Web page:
Taking the Punch

switched on


April 15, 1987. Taxes due. I flew home that day. I’d left work early, claiming a doctor’s appointment, and for once had the house to myself. I took three bites of the sandwich I’d bought along the way, then wrapped it back up and stuck it in the refrigerator. I washed my face, and getting changed, put the radio on. Shimmying into my clothes, I locked hands, arms uplifted overhead, a flying out-of-body experience—completely naff. Swinging through the open doors of the upstairs bedrooms; I was ready. I believed this as strongly as anything I ever knew.

Half an hour later, walking down the street, nervous energy bounced around inside me like billiard balls just racked and broken. Everything was ahead of me after waiting for so long. I’d been waiting forever. A few people passing by gave me curious or disapproving looks. ‘What’s up with her?’ they must be thinking—a strange looking woman, crazy and unguarded, looking like blast-off was imminent, the countdown already begun. I hadn’t felt this way in years. Rounding the corner to the church, a middle-aged man walking towards me ran a quick sexual appraisal and winked at me. I smiled back, ‘Not dead yet!

However, my psyche was too out of shape to carry such a payload for very long, and on reaching the church it all collapsed, depression settling in, sinking down. I didn’t want to go inside now; I was tired. I stood in front of the old facade, scanning for the holy, unable to discern it, unable to go further. A sense of super-reality gripped me and I could see myself acting out my delusions. Was I crazy? If so, when did that happen? I couldn’t have said at what point my sanity turned.

Doubts, one after another, assailed me. What if Ross Fowler was not as advertised? Blind like Bishop, or soulless like the zealots who used seekers merely to get down the righteous path. Never having painted a clear picture in my mind of what he looked liked, I sunk to the level of thinking perhaps God was not reflected in his face after all. Perhaps he was ugly. How could he rescue me?

Instead of going downstairs to the lecture hall, I went up the main stone steps and slipped through the doors into the darkened quiet church proper. I sat down in a pew in the back. The inner sanctum was empty, the last rays of sunlight slanting through the stained glass. I welcomed the silence and serenity; the rarefied atmosphere sheltering me. Assuming the prostrate attitude of a reprobate seeking redemption, I rested my forehead on the back of the pew in front of me, arms flung forward, breathing deeply, rhythmically, trying to slow down my racing thoughts. I was suffering a crisis of newfound faith.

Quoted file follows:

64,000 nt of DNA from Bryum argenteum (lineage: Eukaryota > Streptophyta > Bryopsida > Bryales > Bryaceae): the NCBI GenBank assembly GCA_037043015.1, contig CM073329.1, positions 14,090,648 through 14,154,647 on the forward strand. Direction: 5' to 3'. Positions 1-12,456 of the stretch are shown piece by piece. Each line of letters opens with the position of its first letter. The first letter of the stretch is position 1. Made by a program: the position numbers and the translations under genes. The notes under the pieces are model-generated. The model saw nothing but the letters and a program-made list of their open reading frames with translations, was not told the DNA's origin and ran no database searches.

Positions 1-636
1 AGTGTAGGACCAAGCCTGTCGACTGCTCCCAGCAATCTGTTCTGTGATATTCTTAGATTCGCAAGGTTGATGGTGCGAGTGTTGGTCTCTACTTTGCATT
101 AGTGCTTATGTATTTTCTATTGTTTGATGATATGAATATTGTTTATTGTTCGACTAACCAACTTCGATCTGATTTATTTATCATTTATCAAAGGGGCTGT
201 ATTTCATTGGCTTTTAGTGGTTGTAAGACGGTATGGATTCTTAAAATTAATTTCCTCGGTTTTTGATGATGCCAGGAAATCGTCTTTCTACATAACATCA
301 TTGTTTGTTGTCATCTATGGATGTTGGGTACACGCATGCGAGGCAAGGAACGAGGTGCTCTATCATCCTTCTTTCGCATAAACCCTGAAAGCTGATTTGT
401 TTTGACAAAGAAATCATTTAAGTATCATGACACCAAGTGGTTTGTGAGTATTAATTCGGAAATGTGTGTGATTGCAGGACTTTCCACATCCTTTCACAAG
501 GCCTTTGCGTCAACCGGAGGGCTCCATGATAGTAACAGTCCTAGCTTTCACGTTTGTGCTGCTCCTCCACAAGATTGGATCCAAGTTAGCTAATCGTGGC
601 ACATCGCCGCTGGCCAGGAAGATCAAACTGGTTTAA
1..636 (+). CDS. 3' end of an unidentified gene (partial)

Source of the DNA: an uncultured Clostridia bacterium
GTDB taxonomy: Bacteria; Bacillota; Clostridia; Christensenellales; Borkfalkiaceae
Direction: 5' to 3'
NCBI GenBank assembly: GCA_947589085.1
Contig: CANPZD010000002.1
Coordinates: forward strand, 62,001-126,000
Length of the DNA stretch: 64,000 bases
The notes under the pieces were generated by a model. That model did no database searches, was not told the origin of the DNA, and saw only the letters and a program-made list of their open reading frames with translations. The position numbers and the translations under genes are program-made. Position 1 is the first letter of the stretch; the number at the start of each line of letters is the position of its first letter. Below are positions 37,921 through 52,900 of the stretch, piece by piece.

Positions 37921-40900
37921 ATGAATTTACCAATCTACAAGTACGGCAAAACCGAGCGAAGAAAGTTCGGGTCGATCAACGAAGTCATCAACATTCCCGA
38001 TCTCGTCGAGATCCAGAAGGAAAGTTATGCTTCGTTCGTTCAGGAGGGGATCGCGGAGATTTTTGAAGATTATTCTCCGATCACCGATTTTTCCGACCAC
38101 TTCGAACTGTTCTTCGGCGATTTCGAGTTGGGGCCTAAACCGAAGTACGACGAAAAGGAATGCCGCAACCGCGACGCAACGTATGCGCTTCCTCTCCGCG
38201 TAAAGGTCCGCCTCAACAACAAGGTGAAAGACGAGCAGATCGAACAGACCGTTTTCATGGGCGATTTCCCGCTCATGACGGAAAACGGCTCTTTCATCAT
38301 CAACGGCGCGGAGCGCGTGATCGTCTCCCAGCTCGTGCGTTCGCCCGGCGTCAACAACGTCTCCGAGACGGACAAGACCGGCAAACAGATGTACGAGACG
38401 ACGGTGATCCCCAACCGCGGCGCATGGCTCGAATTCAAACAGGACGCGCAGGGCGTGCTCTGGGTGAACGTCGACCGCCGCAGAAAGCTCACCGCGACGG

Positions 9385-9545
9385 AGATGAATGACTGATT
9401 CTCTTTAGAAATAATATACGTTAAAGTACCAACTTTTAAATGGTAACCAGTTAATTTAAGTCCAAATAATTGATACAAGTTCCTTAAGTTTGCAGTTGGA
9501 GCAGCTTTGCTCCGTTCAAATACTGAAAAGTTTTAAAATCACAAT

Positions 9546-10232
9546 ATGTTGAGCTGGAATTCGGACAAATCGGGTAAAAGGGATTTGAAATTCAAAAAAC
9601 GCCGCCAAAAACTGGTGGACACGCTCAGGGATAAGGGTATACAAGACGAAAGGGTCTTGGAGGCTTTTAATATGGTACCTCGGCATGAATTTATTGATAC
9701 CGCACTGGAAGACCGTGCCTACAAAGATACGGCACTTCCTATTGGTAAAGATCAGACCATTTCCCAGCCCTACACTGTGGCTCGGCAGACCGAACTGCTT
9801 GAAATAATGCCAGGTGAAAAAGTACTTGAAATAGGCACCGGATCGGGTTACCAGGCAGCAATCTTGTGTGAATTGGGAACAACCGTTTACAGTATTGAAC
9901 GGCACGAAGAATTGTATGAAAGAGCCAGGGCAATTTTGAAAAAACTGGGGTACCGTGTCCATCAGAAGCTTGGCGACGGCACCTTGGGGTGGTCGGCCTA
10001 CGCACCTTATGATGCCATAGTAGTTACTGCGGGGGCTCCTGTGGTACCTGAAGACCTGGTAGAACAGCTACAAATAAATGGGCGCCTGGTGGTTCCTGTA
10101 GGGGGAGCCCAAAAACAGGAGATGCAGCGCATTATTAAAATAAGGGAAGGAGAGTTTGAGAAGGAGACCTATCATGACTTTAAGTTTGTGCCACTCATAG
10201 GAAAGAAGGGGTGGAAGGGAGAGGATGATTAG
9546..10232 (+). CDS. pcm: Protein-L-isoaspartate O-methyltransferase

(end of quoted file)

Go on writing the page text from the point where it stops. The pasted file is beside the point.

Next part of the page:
Not an artist, sadly, I had to admit; certainly not a genius; yet I wanted to leave my mark. I wanted to throw whatever little weight I had on the side of truth and beauty. Stand witness against injustice. And, yes, I was looking, had always been looking, for a guide—all alone I’d lose the path. If Ross Fowler did not come up to speed, would I be able to carry on? I ran through a catalog of my weaknesses, lashing out at my lack of self-sufficiency. Why need help seeing the stars? Why was it so hard? Paralyzed, blind, and left in the ashes. I felt like that at times, but I knew I could move, knew I could see; sometimes I could see great things.

Lonely and about to give up hope. I needed to have a nod in my direction before too long. This is what I required of this man. Just be there. And there he was. Be somebody like me. I believed that he was. If my instincts were wrong tonight, then I would have to admit I was completely at sea. But despite all the fears I could muster, all the usual demons summoned, I could not budge the soul certainty that I was no longer lost.

My anxieties dissipated, and after sitting quietly for a while, head pressed against the pew, eyes staring at the floor, a second wind came in—just on time. Raising my head, focusing on the lilies on the altar, a happy certitude took up motion again in my veins, spreading warmly like honey. Yes, I believe. I really do. Deep down, I really didn’t care what Fowler looked like or about any other niceties of his personality; I’d passed that point long ago. Passed so many points I had nothing left to do except do exactly what I wanted to.

I rose from the pew and tiptoed back out to the main church doors. Putting one hand on each door handle, I pushed them forward and open, exposing the brightening street scene and darkening sky. Parents with their christened children, brides and grooms, the newly ordained and the newly departed all made this same exit, but none amid more expectations than this dreamer. It was getting late. Down the steps and around the corner. As I reached the stairs leading down to the basement entrance, the light above the transom switched on. Another sign? People were coming down the steps behind me. Better go. Hand on the knob, I took a deep breath, blowing it out through puffed-up cheeks. I opened the door and went in.


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